How Understanding Phenology Can Make you a Better Gardener
Many gardeners start planning their garden in advance, mapping out the best time to start sowing, when they expect to harvest, and other milestones. Still, nature already gives us the most beneficial indications concerning the best times to plant various crops; we just need to know what to look for. This is phenology.
Phenology is a vital element of life. When a rose blooms, a bird builds its nest, or leaves begin to fall in the autumn, these things are signs that correlate with seasonal or climatic changes.
With phenology, you observe the plant and note the sequence of its life events. You then relate those to the weather. Climate, weather, and temperature all interact with the environment, influencing the plant, animal, and insect worlds.
Let’s look at how understanding phenology can help make us better gardeners.
Throughout history, humans have generally acted according to the predictable characteristics of seasonal changes. Today, the phenology of plants is a widely studied science. Modern phenology commenced in 1736 with the observations of the English naturalist Robert Marsham. His records of the connections between natural and seasonal occurrences span 60 years. A Belgian botanist named Charles Morren gave the phenomenon its official name many years later. The name phenology is derived from the Greek phaino, which means “to appear,” and logo, “to study.”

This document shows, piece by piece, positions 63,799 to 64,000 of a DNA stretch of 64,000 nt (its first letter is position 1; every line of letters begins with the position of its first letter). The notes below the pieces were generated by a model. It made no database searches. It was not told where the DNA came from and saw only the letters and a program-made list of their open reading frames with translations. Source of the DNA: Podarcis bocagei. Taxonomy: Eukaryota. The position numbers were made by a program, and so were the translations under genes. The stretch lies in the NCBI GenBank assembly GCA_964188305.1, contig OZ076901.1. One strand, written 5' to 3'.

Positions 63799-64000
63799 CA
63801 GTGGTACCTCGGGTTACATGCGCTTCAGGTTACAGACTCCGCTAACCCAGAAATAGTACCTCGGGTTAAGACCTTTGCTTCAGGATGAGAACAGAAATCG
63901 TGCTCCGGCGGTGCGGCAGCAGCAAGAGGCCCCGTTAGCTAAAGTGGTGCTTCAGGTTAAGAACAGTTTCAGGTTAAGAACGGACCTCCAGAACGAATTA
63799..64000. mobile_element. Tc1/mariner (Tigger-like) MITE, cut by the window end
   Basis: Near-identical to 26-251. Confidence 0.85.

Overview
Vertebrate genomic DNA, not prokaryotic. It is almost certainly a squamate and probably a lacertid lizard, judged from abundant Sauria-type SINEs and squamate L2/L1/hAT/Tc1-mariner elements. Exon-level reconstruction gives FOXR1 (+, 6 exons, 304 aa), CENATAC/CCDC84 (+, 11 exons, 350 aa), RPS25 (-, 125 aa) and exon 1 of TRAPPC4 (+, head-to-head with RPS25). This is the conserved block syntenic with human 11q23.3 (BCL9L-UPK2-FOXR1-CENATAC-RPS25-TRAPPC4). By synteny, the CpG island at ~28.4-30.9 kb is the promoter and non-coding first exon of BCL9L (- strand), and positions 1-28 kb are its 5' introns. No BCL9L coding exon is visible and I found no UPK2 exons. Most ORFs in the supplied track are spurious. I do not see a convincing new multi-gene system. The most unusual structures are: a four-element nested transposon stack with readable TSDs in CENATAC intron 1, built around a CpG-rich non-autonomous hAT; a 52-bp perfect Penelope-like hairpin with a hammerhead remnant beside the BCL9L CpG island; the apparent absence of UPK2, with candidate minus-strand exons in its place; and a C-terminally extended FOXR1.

Phenology assists farmers and commercial gardeners greatly. It can help decide when they need to use fertilizers and pesticides and when they should plant if they want to avoid frosts. Of course, some aspects of phenology also go way beyond the boundaries of our farms and nurseries and help track and predict environmental changes due to global warming. (Read also: Integrated Pest Management for Small-scale Growers)
The most vital applications of phenology today include:
• Control of intrusive pests
• Optimization of planting, fertilizing, and harvesting
• Comprehending the timing of processes, such as carbon cycling
• Review of species vulnerability, populations, and ecological communities concerning ongoing climate change